No Gear, No Problem: 4 Rental Services That Make Camping Easy
Whether you’re not ready to invest in a garage full of gear or simply don’t have room to store it all, these rental companies will equip you with top-of-the-line tents, sleeping bags, stoves, and more.
With sleeping bag sunsets and morning coffee in the pines, a weekend camping trip is the stuff of summertime dreams. But for many first-time campers—and anyone with limited storage space—buying everything you need for a stint in the great outdoors can seem like an impossible hurdle.
Enter camping gear rentals: While some will let you rent one or two items missing from your packing checklist, others will bundle everything you need for a camping trip into a campground-ready box, then deliver it to your doorstep or your destination (including hotels or Airbnbs). Each of these outfitters swaps out gear on a regular basis to keep the selection up to date, which makes rentals a great way to test the latest camping gear before investing in your own. While all equipment gets a thorough cleaning between each trip, sleeping bags and sleeping pads get special attention: Those are whisked to a professional cleaner or treated with an anti-microbial spray before heading back into the field.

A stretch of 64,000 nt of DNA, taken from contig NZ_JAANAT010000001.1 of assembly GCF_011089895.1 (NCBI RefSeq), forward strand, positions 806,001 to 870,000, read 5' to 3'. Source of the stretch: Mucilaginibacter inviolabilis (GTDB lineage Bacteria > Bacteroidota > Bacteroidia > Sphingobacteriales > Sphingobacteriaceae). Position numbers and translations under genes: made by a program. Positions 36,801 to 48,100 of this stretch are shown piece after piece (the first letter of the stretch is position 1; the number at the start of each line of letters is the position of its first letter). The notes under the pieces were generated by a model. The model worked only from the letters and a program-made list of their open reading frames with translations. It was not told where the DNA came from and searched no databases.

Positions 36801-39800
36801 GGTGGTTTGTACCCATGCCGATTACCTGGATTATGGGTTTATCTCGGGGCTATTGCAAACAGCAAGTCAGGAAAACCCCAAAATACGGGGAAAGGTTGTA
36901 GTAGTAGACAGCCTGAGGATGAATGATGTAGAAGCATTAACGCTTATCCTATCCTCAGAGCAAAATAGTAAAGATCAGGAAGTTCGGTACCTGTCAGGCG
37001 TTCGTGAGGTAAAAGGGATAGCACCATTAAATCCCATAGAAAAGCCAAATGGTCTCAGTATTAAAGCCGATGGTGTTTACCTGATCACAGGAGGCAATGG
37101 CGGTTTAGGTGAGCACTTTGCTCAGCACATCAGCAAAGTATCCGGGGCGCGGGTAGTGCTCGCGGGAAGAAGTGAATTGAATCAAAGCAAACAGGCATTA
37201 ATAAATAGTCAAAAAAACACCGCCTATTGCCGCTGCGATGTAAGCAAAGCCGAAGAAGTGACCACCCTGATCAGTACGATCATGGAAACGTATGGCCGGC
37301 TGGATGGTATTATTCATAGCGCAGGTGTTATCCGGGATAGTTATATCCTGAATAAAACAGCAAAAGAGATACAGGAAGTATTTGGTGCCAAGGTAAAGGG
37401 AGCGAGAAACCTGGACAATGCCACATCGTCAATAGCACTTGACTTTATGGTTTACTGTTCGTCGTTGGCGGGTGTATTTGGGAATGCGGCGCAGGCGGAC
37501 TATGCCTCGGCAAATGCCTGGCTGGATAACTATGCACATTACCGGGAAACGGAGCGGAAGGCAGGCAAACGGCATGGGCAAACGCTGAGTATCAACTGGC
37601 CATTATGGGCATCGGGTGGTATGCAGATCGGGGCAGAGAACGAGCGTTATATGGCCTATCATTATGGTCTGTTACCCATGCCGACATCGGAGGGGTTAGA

So whether you’re dreaming of a campsite on the beach or exploring a national park, don’t let your lack of a good sleeping bag stop you. Instead, use one of these companies to rent camping gear.
- Where: Portland, OR, for local pickup; ships nationwide
- What: Fully equipped camping setups with premium gear, plus a free campsite concierge service
- How much: From $149 for one to three days, plus $50 for round-trip shipping
Portland-based Xscape Pod rents comprehensive camping “pods” that include a tent, 30-degree sleeping bag, sleeping bag liner, sleeping pad, camp chairs, headlamp, and fire starter, and it packs all your supplies into hard-sided pods that are easy to slide into the trunk of a car. Campsite chefs will appreciate well-appointed cooking kits with camp stove, cooler, lightweight pots, pocket knives, and roasting skewers. (Hello, s’mores!)